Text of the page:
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Despite poverty, fake hair is a $6 Billion industry in Africa

Despite coast to coast poverty, malnutrition, and reliance on foreign aid, sub-Saharan African women still manage to spend billions on fake hair.

In South Africa, Cameroon, and Nigeria, women spend several times more on fake hair, than they spend on hair care products like shampoo.

The demand for weaves, both synthetic and genuine human hair, is exploding in Sub-Saharan Africa.

However, according Madam Noire, this amount of money is peanuts compared to what black women in the USA spend on their hair. They say black women in the United States are spending hundreds of billions a year on their hair. This includes salon visits, hair weaves, hair care products, and hair transplant surgery. Some women spend thousands of dollars just for premium grade human hair weaves. Madam Noire suggests that over half of the entire national purchasing power of black women in the USA, is being spent on personal grooming products.

From Madam Noire…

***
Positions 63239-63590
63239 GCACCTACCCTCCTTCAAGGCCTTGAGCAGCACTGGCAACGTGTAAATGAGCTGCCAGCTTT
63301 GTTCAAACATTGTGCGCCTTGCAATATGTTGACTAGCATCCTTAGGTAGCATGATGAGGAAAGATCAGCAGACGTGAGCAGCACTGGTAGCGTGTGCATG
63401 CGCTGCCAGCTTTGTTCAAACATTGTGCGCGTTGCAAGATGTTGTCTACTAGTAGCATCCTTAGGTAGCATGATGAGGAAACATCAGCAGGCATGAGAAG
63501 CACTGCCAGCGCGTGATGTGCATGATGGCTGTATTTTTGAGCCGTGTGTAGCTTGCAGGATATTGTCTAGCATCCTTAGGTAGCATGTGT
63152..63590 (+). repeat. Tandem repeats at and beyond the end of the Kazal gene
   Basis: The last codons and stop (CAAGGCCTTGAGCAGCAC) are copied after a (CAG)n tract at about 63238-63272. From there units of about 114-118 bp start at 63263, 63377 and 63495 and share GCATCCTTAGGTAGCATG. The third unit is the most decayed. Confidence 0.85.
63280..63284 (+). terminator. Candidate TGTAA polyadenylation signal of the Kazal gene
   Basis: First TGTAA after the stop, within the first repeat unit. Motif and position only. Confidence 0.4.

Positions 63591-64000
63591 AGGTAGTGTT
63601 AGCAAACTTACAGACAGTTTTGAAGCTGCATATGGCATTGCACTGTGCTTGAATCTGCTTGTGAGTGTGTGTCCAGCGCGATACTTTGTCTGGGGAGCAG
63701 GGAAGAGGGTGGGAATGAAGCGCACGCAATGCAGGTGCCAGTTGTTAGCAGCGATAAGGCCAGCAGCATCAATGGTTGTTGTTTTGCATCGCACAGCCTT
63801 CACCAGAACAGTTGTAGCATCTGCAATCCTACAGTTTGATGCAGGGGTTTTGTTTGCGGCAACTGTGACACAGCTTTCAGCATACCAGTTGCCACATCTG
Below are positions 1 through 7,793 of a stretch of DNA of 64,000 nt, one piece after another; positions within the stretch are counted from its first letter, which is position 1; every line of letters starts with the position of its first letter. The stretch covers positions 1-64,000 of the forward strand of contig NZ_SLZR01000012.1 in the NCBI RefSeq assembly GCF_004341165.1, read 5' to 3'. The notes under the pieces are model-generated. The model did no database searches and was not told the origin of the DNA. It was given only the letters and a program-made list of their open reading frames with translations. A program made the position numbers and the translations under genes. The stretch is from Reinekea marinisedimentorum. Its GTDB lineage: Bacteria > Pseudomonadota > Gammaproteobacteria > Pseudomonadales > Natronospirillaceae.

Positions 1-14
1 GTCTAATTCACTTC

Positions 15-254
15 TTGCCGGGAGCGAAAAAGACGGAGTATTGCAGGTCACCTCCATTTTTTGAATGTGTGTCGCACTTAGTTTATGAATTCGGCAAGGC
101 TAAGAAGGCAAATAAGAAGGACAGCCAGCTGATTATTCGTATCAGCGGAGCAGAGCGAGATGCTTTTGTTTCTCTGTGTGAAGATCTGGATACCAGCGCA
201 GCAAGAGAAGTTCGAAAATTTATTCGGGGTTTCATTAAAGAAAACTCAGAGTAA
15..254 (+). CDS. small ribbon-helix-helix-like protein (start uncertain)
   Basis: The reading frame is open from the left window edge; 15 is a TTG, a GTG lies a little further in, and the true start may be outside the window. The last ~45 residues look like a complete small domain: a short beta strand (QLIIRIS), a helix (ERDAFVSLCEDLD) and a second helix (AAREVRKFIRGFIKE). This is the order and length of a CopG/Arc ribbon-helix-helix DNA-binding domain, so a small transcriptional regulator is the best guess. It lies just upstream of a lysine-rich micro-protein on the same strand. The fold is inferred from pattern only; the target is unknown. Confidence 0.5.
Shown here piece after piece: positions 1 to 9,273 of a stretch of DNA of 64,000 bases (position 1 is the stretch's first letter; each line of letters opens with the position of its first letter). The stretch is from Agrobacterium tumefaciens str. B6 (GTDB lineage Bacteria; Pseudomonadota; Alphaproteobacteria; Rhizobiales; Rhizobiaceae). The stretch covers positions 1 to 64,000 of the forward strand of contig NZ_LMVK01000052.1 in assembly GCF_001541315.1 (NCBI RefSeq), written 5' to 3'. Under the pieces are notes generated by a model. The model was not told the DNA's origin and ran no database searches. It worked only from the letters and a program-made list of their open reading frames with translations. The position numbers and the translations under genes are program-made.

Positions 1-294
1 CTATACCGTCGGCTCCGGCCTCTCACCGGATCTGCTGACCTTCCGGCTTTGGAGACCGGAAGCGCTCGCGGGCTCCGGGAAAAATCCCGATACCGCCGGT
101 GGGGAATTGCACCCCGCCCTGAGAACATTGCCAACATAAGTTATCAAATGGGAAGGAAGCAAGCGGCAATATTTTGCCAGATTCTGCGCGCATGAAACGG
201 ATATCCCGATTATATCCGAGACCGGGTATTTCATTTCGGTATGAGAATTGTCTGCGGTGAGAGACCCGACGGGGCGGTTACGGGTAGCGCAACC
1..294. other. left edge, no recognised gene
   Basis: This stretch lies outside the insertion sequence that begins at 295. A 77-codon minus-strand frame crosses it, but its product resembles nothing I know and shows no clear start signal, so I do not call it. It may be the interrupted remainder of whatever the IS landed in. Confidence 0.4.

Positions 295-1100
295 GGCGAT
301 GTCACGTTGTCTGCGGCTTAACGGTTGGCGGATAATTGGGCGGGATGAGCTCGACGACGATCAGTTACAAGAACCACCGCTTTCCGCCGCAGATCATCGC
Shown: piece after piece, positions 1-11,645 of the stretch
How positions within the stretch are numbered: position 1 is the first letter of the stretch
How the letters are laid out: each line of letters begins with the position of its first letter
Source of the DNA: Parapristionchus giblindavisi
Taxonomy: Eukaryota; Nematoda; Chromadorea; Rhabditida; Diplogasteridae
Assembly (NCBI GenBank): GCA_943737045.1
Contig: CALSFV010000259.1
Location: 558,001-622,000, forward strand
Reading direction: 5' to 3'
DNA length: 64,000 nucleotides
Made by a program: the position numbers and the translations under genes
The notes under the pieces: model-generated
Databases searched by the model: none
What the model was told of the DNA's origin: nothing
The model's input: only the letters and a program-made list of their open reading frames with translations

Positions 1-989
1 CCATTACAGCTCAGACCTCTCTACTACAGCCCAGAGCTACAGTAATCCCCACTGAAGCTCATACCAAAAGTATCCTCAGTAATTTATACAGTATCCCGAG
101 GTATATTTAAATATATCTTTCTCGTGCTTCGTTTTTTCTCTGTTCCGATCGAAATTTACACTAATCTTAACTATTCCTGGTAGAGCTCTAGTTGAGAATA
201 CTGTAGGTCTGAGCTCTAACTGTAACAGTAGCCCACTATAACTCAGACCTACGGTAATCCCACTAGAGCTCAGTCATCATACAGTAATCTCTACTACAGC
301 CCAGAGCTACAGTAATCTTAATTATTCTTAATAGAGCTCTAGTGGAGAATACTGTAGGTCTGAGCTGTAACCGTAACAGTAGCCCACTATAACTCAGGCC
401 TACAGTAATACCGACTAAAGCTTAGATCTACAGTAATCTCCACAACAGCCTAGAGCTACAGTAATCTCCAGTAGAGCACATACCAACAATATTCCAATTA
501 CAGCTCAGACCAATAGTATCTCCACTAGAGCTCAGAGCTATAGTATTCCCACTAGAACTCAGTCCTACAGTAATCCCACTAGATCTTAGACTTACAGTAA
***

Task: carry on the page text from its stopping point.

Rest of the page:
Indian beauty firms, specifically human hair sellers, are racking up the big bucks in Africa.  Because Indian hair is popular for its strength and texture, it’s highly sought-after commodity in Africa, where it is used for wigs or extensions. In fact, demand is so high that there is a push by many Indian companies to not only export hair, but to invest in hair care businesses in the continent itself.

No wonder these companies are expanding. The Indian hair export market is estimated to be worth about $393.5 million annually, with a yearly growth rate between 10 percent and 30 percent.

Africa is a prime market for Indian hair. Its dry hair market (the market for weaves, wigs, and extensions) is currently estimated to be worth $6 billion a year and booming. The market is so big that global giants such as Unilever and L’Oreal are investing heavily in African hair care products.